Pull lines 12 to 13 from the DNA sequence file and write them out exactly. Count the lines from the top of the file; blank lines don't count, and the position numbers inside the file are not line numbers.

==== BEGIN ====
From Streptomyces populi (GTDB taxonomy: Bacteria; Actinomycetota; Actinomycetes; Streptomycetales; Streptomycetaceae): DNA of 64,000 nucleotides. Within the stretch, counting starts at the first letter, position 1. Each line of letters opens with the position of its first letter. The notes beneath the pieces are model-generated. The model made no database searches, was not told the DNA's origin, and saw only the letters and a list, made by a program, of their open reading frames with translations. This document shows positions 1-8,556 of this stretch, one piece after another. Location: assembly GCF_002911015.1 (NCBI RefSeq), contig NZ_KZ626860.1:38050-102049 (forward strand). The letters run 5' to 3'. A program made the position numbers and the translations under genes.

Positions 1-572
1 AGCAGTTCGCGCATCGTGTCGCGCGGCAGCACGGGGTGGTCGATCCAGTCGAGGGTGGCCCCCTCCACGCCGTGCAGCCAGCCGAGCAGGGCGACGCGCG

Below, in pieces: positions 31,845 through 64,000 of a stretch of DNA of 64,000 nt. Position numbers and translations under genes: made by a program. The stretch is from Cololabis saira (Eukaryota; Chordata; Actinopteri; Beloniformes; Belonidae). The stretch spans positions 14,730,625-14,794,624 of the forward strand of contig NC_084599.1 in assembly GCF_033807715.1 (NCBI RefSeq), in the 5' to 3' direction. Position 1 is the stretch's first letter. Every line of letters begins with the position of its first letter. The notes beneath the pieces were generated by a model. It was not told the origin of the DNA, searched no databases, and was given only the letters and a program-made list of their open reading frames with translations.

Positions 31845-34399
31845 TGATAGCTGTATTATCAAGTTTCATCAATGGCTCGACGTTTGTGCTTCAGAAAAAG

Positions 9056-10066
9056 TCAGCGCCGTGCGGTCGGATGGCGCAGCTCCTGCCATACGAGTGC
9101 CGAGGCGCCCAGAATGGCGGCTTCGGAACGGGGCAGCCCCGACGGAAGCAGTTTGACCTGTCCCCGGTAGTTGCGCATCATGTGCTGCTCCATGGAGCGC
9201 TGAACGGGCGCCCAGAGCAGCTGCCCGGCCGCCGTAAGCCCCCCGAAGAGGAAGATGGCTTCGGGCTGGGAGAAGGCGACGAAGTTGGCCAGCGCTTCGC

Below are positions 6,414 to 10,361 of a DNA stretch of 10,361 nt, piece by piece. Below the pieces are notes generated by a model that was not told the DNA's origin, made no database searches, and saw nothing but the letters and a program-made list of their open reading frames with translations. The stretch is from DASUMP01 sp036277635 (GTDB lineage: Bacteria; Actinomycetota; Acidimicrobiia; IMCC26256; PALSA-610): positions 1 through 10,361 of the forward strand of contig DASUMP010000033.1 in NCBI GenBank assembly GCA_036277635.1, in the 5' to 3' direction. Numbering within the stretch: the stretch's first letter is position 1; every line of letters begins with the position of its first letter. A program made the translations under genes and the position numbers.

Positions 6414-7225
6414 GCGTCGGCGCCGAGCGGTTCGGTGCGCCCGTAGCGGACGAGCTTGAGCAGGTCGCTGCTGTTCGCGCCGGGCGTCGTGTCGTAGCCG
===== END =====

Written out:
Positions 6414-7225
6414 GCGTCGGCGCCGAGCGGTTCGGTGCGCCCGTAGCGGACGAGCTTGAGCAGGTCGCTGCTGTTCGCGCCGGGCGTCGTGTCGTAGCCG